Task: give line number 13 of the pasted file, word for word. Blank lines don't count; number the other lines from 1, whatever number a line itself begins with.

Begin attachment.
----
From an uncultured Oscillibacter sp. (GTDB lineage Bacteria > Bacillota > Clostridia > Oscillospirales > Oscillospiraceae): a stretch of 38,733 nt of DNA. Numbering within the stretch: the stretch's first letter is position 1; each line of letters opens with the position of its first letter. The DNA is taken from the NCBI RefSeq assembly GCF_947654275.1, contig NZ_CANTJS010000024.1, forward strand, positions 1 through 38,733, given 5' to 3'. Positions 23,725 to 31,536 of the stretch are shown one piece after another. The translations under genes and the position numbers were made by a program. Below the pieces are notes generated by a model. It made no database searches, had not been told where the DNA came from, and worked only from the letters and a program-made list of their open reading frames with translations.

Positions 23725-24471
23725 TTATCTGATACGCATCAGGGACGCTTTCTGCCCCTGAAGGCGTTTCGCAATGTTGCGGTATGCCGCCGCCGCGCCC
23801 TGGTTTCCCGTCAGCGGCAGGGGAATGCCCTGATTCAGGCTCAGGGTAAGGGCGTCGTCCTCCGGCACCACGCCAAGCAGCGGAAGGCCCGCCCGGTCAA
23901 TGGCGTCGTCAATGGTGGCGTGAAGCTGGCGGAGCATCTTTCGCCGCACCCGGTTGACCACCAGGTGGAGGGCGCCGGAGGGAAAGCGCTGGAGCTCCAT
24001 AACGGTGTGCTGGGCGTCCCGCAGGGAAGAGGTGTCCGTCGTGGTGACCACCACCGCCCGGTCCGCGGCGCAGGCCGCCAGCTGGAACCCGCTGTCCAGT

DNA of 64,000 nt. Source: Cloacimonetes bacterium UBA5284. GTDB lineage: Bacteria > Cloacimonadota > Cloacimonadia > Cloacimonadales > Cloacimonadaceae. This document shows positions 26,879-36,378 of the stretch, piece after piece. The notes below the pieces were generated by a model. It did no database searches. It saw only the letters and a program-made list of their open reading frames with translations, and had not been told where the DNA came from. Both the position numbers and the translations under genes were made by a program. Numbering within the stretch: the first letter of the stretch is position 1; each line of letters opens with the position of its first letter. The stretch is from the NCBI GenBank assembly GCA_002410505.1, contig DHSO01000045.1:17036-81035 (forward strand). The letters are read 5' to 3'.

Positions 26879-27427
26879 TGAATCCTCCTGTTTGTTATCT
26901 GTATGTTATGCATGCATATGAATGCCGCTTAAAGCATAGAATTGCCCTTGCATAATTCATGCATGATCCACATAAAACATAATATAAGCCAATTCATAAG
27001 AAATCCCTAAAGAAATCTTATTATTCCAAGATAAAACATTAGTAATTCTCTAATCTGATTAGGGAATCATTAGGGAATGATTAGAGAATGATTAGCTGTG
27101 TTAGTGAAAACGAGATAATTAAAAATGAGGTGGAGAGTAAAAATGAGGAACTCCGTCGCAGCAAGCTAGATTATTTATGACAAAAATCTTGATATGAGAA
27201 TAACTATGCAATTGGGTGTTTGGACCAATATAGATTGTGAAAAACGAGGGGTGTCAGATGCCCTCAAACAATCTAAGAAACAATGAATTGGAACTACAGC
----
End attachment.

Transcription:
27201 TAACTATGCAATTGGGTGTTTGGACCAATATAGATTGTGAAAAACGAGGGGTGTCAGATGCCCTCAAACAATCTAAGAAACAATGAATTGGAACTACAGC